Trainer Murphy on the fast track to becoming a winner in his own right
Gordon Elliott’s former assistant has wasted no time since going out on his own, says Marcus Armytage
One of the most exciting aspects of the jump season so far has been the rise, from almost nowhere, of Olly Murphy. In a sport where even the “overnight” successes have often been in the game several years, the young Stratford trainer has given new meaning to the phrase “quick out of the blocks”.
Murphy went to Punchestown on April 29 for the last day of the Irish jump season in the role he had filled for the four previous years, assistant trainer to Gordon Elliott.
At that point of the day, Elliott was still leading Willie Mullins in the Irish trainers’ championship, although that was to change during the course of the afternoon. Two months later, on July 4, Murphy saddled his first Flat runner, Dove Mountain, a winner at Brighton, and, five days later, his first jump runner, Gold Class, won at Market Rasen.
Although orchestrating first winners is all part of the process, it was what happened next that has been astounding. Since then, he has had a further 15 winners under both codes, including an across-the-card fourtimer at Stratford and Newton Abbot.
Not even his old boss, who won the Grand National in 2007 with Silver Birch in his first season, set off at that pace, and suddenly “11 horses to run through the summer” have swollen to 51 horses and the stables could not go up quick enough.
Although the name is new, 26-yearold Murphy has not quite come from nowhere. His father is Aidan Murphy, a successful National Hunt bloodstock agent who buys most of Philip Hobbs’s horses. His mum, Annabel, has tickled away on the Flat as a trainer, having half-a-dozen winners a year for some three decades from the family home in Wilmcote, best known as the birthplace of Anne Hathaway, Mrs William Shakespeare.
Studying Hathaway’s husband’s works was never going to be high on young Murphy’s agenda. Much keener on the form book, he was already helping out as a jockeys’ valet in the weighing room aged 12 until health and safety put a stop to it, saying that he should not be so close to naked men. It does not seem to have scarred him too much.
He grew up with the Skelton boys who live two miles away, he rode in pony races, he spent 18 months with Alan King in an attempt to become a jockey and then two years with Chris Bealby riding pointers.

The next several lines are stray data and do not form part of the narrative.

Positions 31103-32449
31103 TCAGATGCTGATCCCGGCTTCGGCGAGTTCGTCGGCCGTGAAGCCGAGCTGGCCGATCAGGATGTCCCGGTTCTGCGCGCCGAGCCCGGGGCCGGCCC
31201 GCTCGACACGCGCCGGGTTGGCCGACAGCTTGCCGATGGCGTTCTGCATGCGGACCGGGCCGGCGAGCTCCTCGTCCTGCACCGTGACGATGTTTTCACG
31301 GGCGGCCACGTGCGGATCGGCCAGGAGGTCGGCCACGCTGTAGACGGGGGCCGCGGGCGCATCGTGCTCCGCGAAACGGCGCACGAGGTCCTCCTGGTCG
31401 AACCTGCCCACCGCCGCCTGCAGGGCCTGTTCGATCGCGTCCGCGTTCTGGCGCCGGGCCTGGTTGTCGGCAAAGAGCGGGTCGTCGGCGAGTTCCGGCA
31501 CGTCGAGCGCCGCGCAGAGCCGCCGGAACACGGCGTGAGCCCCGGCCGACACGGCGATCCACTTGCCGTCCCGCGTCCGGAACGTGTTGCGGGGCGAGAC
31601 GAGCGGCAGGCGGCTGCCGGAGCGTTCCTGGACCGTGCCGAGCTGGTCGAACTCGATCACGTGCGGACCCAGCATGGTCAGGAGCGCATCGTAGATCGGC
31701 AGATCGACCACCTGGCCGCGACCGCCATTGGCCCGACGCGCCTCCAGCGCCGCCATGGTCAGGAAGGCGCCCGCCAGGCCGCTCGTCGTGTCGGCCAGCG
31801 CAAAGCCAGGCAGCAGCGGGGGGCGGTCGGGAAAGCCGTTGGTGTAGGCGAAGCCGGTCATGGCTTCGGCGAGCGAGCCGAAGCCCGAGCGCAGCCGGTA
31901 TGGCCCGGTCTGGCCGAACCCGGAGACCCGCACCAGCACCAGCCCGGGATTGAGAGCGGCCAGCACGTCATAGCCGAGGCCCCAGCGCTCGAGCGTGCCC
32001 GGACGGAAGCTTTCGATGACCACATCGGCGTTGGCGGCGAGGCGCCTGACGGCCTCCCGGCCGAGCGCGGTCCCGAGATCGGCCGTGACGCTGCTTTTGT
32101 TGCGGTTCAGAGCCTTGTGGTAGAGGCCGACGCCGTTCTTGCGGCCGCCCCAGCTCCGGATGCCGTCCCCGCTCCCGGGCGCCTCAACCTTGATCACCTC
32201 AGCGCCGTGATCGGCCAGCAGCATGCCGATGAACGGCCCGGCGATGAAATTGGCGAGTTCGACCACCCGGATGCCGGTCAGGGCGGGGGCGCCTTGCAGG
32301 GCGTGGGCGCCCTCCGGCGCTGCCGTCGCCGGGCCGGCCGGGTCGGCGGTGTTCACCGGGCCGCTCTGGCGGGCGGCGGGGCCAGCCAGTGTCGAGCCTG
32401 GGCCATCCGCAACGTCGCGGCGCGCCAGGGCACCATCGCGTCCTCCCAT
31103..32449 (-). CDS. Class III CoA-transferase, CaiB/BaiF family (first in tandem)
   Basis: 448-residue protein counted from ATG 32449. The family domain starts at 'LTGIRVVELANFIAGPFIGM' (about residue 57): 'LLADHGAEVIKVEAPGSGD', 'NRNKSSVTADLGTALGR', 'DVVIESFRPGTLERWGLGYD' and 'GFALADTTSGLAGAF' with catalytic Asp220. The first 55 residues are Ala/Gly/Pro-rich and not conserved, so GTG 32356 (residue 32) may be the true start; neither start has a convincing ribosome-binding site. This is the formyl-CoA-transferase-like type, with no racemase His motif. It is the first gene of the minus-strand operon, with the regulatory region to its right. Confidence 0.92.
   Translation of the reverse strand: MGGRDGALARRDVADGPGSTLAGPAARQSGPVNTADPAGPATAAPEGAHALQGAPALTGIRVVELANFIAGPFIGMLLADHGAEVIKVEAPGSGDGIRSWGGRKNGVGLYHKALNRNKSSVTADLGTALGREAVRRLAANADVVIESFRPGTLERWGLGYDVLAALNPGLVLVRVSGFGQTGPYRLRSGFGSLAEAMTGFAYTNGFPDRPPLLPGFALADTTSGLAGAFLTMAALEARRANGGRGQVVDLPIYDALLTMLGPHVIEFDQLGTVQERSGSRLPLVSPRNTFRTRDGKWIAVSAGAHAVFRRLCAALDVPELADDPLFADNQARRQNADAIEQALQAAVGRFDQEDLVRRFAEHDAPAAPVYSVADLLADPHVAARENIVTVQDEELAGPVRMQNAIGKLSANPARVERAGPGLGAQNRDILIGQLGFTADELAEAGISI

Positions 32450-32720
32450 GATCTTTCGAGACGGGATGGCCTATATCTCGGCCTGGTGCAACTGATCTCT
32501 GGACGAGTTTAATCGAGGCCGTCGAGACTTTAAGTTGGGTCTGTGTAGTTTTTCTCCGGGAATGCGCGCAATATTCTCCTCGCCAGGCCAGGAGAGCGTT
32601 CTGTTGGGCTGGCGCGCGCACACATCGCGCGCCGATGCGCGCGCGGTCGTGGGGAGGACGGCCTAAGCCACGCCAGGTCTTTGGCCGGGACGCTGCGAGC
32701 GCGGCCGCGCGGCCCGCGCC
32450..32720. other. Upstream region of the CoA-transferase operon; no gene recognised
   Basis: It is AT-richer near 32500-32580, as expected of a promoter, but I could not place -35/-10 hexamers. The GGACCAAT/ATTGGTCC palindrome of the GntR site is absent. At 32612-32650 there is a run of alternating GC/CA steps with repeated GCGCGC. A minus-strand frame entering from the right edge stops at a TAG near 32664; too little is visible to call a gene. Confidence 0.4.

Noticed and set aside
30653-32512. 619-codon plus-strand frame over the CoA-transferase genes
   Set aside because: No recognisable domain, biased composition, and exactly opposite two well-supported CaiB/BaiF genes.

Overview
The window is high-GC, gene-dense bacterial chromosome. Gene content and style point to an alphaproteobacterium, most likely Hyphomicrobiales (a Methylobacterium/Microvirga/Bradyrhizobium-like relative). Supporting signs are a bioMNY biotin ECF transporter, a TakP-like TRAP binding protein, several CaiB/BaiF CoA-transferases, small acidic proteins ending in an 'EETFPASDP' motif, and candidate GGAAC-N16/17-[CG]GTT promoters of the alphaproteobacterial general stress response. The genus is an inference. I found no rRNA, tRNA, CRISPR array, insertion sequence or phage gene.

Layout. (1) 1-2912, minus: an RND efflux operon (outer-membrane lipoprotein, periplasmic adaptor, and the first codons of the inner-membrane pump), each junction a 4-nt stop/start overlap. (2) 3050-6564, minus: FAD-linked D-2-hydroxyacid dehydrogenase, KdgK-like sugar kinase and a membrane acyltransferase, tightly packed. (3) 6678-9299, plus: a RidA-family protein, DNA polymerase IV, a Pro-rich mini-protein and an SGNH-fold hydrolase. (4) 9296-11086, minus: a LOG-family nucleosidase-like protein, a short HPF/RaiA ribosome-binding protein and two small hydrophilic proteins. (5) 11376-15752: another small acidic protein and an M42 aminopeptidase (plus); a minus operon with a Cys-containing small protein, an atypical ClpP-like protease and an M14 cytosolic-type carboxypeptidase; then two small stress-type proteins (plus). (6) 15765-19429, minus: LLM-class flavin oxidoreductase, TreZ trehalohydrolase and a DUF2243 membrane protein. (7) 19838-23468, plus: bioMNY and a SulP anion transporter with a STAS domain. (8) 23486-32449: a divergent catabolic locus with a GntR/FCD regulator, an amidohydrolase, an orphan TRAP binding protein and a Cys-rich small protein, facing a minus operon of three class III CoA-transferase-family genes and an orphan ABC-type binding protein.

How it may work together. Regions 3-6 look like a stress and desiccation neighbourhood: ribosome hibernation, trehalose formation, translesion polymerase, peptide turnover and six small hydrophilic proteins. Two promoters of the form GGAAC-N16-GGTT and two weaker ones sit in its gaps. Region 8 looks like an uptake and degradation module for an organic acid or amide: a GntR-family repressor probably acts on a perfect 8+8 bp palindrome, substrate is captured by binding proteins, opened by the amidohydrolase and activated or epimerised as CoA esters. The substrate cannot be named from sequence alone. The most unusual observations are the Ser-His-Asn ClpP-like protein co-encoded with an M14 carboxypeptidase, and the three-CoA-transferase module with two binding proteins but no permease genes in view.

“I got heavy,” he recalled, “and I’d done a couple of summers with Gordon in Ireland when he offered me the job as assistant. I learnt more with him than I did in the first 22 years of my life.”
Apart from the training, he was with Elliott when the trainer moved from his first yard to Cullentra House, a run-down farm that Elliott converted into one of the best training facilities in Ireland, and while Murphy’s Warren Chase Stables was his parents’ rather more well-fitted stud, a state-of-the-art racing yard and gallops have nevertheless been built from almost scratch.
Where possible, from the Wexford-sand circular gallop and the schooling ring, to the American barns with extra height to improve ventilation, everything is based on the successful Elliott model.
“Gordon’s influence is everywhere,” said Murphy. “It’s a carbon copy; the feed, the bedding, the hours the lads work, 7.30am-4.30pm (rather than 6am-6pm with a long break in the middle of the day).
“I set out to be ambitious and a few, including my head lad Ed Telfer, a great friend, jumped on board hoping it would work.
“It was a massive gamble for him to leave William Haggas to come here – like leaving Manchester United to play for a little club.”
Despite his age, Murphy felt the time was right to leave Elliott’s at the end of last season. “It was one of those things,” he reflected. “If I’d stayed there another season, it would have ended up another 10. Gordon felt the timing was right, too.
“The last day was horrible. Everyone had worked so hard to make him champion. He said he’d help me and we speak most days.”
In the racing game, though, you make your own luck. He has been plucky at the sales, buying horses on spec without an owner in the wings and, having seen the early results, some of his father’s clients have sent him horses.
“I’m going to have to be patient now,” explained Murphy. “Half my string have never run before and won’t be out before the spring. A lot will take time and I’m under no illusions – I’ve been training three months and I’ve been away from England five years. I still need a lot of guidance.
“People have said having such a good start takes the pressure off but, if anything, it has increased it to keep it up. We had two seconds on Thursday and I was gutted, but if you like losing you shouldn’t be training horses.”
Winning focus: Olly Murphy says if you like losing you should not be training horses